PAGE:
Rome, April 25, 1990

Commentary of the Word of Life:

But if you endure when you do right and suffer for it, you have God’s approval (1 Pt 2:20).

The apostle Peter is showing his communities the true spirit of the Gospel in its practical applications. In particular he refers to each person’s circumstances and position in life.
Here he is speaking to slaves who had converted to the faith and who, like all slaves in society at that period, were sometimes subject to totally unjust ill-treatment and lack of understanding.
These words also extend to all those in any time and place who find they must endure a lack of understanding and injustice at the hands of their neighbours, whether superiors or equals.

But if you endure when you do right and suffer for it, you have God’s approval.

Peter advises them not to give in to the instinctive reactions that such situations provoke, but to do what Jesus would do.
He urges them to respond with love and to see such difficulties and lack of understanding as a grace, that is, something God allows so they can demonstrate the true Christian spirit. Besides, like this with their love they will be able to bring to Christ even those who do not understand them.

But if you endure when you do right and suffer for it, you have God’s approval.

Some people use this sentence and others like it to accuse Christianity of encouraging excessive submissiveness, dulling people’s consciences and making them less active in the struggle against injustice.
But this is not so. If Jesus asks us to love those who do not understand or who treat us badly, it is not because he wants to make us insensitive to injustice. Far from it! It is because he wants to teach us how to build a truly just society. This can be done by spreading the spirit of true love, beginning ourselves to be the first to love.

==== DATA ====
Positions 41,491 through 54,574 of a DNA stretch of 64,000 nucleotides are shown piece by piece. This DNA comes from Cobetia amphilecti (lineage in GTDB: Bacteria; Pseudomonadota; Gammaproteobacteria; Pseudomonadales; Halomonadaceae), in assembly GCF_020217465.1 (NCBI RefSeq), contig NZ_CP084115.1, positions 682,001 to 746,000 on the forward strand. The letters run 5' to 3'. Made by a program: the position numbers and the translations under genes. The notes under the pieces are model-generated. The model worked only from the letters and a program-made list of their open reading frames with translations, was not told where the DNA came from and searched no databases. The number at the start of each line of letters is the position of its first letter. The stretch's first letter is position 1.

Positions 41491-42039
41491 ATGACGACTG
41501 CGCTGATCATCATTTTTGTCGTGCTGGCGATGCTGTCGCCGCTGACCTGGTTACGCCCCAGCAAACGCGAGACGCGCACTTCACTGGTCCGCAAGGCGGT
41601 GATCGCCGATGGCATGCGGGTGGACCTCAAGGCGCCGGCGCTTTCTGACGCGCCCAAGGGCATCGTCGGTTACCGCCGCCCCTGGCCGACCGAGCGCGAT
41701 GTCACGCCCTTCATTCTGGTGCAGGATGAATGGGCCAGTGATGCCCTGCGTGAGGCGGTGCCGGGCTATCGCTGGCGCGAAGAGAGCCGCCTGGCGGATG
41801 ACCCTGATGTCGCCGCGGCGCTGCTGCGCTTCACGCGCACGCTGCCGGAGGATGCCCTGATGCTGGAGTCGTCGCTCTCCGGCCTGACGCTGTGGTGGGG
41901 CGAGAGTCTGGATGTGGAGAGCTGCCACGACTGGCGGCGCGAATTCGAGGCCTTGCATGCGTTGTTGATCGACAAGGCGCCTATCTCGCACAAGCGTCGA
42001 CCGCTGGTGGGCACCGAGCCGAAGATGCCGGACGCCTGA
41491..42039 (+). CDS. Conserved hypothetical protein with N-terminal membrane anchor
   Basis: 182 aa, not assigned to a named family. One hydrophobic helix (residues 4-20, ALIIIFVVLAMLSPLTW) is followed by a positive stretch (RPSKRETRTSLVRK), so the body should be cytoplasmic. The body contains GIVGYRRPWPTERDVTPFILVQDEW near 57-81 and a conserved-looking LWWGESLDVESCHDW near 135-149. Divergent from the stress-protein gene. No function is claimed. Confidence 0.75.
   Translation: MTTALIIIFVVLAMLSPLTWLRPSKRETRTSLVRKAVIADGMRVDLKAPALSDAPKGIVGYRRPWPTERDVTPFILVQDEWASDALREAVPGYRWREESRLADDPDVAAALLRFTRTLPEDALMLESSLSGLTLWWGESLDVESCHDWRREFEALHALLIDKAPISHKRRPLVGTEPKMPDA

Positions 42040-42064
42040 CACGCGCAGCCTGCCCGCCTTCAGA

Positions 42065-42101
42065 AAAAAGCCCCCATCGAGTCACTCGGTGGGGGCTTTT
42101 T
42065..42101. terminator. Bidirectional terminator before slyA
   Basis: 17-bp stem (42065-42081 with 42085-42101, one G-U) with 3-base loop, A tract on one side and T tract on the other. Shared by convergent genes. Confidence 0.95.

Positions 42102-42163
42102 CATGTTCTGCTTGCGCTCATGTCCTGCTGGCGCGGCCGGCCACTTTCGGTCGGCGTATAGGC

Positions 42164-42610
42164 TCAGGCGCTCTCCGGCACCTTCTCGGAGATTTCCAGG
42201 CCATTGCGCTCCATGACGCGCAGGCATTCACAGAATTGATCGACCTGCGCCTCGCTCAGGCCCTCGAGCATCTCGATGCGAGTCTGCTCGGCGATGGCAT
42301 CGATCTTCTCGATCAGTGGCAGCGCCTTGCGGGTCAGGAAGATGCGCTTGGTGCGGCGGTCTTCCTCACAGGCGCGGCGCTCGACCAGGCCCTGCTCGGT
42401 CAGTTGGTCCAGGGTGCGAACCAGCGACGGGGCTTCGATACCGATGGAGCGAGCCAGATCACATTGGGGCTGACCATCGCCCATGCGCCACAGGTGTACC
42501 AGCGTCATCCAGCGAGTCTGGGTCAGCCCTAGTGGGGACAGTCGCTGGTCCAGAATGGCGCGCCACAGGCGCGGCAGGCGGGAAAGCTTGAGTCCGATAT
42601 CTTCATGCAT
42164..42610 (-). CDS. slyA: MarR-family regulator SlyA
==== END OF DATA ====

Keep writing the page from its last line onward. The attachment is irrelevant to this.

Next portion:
But if you endure when you do right and suffer for it, you have God’s approval.

How should we live the Word of Life this month?
There are many ways today in which we too can be misunderstood or treated badly. They range from a lack of tact and rudeness to malicious judgements, ingratitude, offensive behaviour and real injustices.
We can say this: even on all these occasions we have to give witness to the love that Jesus brought to earth for everyone and so, also, for those who treat us badly.
The Word of Life this month wants to tell us that, even in the legitimate defence of justice and truth, we ought never to forget that our first duty, as Christians, is to love others. We have to treat them with that new attitude, made of understanding, acceptance and mercy, which Jesus had for us. In this way, even when we defend our ideas, we will never break relationships, never give in to the temptation to resent others or to take revenge on them.
Acting like this, as instruments of Jesus’ love, we too will be able to bring our neighbours to God.

Chiara Lubich

First published May 1990

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